At the same time, I wonder if we all obsess too much over pastoral succession these days.  We remember Calvin more than Beza because, among other things, the former turned the church in Geneva around; yet Beza had more direct influence in the international reformation in some ways than his predecessor.  There is a danger in looking for successors to a minister; what we should really be looking for is the succession of the ministry: the Word rightly preached, the sacraments rightly administered, and the church’s doctrine, worship, government, and life regulated by Scripture.

Once upon a time there were no church marquees.  You just walked to your neighborhood parish church.  But even marquees used to have the name of the church and the text for the sermon that week.  Now it’s pretty universal to have the name of the pastor—and the name of the minister who is preaching that week.  Even in good churches, one sometimes hears people say, “Did you know So-and-So is preaching this week?”  In some cases, people even visit another church to hear the famous preacher.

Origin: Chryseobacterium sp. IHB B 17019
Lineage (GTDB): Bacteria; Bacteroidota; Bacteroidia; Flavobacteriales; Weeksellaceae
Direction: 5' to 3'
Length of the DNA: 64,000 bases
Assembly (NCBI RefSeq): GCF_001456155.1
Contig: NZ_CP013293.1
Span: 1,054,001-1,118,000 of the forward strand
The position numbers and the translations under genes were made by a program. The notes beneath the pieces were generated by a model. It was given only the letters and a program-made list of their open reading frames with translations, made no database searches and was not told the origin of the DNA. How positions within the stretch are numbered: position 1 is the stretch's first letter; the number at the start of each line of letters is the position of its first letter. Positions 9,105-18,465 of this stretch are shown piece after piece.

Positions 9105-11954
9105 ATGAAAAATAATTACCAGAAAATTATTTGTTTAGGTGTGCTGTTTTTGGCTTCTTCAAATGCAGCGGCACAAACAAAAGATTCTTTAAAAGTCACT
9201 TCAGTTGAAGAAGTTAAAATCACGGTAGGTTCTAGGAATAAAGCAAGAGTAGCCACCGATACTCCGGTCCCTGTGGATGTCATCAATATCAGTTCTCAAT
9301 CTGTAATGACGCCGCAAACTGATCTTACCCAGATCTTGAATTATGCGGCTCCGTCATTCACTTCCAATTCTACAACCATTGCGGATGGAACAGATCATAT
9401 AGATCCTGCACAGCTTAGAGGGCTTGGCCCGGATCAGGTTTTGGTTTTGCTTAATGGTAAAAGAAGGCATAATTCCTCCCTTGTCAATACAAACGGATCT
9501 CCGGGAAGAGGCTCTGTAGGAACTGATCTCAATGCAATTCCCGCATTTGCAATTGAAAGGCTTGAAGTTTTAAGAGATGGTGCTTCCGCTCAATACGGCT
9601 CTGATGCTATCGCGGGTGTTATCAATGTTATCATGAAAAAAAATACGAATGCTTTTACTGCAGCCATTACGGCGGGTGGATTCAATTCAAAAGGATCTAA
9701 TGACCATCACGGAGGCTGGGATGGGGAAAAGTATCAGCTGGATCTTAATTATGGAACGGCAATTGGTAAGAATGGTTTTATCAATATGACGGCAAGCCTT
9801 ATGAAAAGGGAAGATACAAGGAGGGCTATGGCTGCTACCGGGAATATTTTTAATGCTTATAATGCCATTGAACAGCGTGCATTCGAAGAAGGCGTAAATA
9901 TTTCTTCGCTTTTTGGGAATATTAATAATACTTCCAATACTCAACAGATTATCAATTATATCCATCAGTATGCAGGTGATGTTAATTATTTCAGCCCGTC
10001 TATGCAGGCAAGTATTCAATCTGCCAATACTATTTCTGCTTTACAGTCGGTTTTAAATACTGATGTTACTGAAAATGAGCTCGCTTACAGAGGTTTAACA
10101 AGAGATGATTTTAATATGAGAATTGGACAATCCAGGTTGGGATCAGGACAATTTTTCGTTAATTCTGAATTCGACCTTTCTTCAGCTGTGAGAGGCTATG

When it comes to pastoral succession, I can’t help but let my presbyterian colors show.  At the Council of Jerusalem (Acts 15), even when the apostles were still living, it was “the apostles and elders” who made the decision that all the churches were to receive.  I’m always baffled when brothers and sisters say that presbyterian polity is “hierarchical” or “clerical.”  Actually, it’s just the opposite.  Spreading out the authority among ministers (teaching elders) and ruling elders, equally, both locally and in wider assemblies, means that no church or minister is more important than another.  It also means that the majority of each local session or consistory consists of laypeople rather than clerics.  Although ordained for their service, ruling elders are not full-time ministers.  They do not preach and teach.  Nevertheless, pastors do not rule and they definitely don’t run the temporal affairs of the church (the proper province of deacons).